Can a discussion of the federal deficit, now in excess of $15 trillion, be separated from a discussion on taxes? Of course not! Therefore, taxes will continue to be an important topic on the federal level because of the dichotomy between raising taxes to address deficit concerns vs. keeping taxes low to help create jobs and improve the economy.
Which will win out in 2012? Much depends on what happens in the November elections. Until then, however, there are some important trends in taxes worth noting:
1. Taxes will remain a political football.
The wrangling in the Super Committee, which failed to reach a consensus by the November 23, 2011, deadline, demonstrates the ongoing political nature of taxes. As a general rule, Republicans are against raising taxes, while Democrats want to raise taxes on the so-called wealthy (many of whom are small business owners). This acrimony is not likely to disappear.
Taxes will surely be a key issue in the presidential race. While it’s too early to tell who will be the Republican candidate, each contender has offered his or her own tax solution (www.atr.org/presidential-candidate-tax-plan-comparison-a6588). Here are some key points from a number of the candidates:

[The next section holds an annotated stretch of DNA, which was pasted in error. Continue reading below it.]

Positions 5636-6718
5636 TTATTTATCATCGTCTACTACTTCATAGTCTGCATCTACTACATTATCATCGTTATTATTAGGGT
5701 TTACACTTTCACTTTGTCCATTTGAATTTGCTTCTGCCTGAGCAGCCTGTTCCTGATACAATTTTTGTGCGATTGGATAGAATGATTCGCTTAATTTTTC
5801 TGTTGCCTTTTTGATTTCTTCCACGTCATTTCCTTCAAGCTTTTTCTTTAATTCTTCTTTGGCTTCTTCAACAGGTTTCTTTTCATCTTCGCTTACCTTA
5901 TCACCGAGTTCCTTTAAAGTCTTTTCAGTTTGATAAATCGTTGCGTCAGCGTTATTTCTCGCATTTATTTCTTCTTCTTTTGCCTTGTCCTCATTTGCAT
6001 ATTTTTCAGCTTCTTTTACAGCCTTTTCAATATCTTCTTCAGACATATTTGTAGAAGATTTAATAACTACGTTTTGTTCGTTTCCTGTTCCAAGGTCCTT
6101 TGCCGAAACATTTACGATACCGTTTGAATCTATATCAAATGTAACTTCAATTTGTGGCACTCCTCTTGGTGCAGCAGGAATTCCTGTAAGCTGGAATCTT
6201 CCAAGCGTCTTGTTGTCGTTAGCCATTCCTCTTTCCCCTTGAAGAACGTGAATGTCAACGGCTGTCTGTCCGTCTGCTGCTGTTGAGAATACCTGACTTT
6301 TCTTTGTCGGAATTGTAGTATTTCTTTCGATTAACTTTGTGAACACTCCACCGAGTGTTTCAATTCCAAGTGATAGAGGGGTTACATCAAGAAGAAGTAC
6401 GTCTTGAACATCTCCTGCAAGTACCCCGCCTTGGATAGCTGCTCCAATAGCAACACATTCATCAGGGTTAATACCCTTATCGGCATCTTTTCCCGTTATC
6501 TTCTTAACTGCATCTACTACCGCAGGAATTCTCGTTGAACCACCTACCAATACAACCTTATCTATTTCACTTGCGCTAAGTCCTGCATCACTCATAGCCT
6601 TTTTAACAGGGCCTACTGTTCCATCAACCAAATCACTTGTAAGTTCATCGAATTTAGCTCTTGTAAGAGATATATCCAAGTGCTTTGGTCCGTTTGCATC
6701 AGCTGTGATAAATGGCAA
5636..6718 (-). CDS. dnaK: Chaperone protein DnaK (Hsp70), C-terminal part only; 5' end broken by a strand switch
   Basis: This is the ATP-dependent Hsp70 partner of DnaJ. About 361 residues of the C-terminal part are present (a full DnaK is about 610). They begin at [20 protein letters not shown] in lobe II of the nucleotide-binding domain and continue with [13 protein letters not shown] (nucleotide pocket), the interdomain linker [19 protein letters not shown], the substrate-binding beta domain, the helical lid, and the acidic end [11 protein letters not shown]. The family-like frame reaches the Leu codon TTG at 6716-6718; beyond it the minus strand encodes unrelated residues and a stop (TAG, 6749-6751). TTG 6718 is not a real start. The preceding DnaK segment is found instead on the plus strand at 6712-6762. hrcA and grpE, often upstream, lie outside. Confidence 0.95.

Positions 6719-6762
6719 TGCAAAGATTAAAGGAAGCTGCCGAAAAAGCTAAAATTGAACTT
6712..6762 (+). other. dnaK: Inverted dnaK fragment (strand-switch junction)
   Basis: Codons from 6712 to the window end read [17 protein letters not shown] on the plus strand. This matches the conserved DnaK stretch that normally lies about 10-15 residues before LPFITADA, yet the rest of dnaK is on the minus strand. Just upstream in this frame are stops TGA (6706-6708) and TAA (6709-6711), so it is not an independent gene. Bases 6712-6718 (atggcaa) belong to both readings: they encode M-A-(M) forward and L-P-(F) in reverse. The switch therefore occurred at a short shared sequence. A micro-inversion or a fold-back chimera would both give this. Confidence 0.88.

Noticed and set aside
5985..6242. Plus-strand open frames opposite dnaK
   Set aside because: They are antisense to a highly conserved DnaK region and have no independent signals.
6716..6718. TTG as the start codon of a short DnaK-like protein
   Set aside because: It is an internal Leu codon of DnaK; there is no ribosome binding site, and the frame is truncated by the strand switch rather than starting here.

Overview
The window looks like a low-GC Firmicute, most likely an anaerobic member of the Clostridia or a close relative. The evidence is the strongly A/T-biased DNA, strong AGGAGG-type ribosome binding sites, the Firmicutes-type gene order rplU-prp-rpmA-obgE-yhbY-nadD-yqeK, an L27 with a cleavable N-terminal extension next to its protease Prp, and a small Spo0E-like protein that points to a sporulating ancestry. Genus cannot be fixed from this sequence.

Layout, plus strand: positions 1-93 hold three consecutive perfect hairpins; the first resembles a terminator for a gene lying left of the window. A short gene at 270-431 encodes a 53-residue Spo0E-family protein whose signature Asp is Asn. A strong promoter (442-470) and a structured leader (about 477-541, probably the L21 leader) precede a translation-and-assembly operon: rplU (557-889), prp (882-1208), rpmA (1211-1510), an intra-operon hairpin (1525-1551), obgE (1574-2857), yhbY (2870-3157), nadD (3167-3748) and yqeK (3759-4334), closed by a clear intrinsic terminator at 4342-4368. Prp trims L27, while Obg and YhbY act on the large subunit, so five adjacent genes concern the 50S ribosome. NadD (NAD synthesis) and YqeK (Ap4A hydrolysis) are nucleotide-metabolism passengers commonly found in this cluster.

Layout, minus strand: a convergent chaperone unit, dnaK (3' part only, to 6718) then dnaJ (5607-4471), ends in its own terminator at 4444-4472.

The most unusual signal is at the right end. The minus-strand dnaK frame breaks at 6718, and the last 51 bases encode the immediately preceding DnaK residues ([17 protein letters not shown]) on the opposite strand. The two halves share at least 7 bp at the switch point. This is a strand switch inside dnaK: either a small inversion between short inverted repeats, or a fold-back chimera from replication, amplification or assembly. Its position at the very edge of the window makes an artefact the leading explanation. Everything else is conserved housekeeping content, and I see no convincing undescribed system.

- Mitt Romney: Supports the Bush-era tax cuts, wants to roll back tax rates by 5 percent, and wants to eliminate the estate tax.
- Newt Gingrich: Opposes higher taxes (suggests an optional 15 percent rate, meaning taxpayers could choose the current system or his option), wants to eliminate the capital gains tax, favors tax incentives for R&D, and wants a 12.5 percent corporate rate and a 15 percent rate on small businesses.
- Rick Perry: Wants an optional 20 percent tax.
- Ron Paul: Favors a 15 percent corporate tax rate and a 35 percent tax on small businesses.
- Herman Cain: 9-9-9 plan (9 percent income tax, 9 percent corporate tax and 9 percent national sales tax).
- Michelle Bachmann: Supports the Bush-era tax cuts.
2. Tax audits are on the rise.
According to one KPMG survey, tax audits of businesses have increased. Corporate executives who were surveyed reported a 61 percent increase in federal tax disputes; 37 percent reported an increase in state tax audits.
What continues to be a popular audit topic is worker classification to determine whether a company is properly treating a worker as an independent contractor or whether the worker should be treated as an employee. The IRS is not alone in this endeavor; it is getting help from the U.S. Department of Labor and various states with which there are information-sharing agreements.
3. Uncertainty about health care rules remains.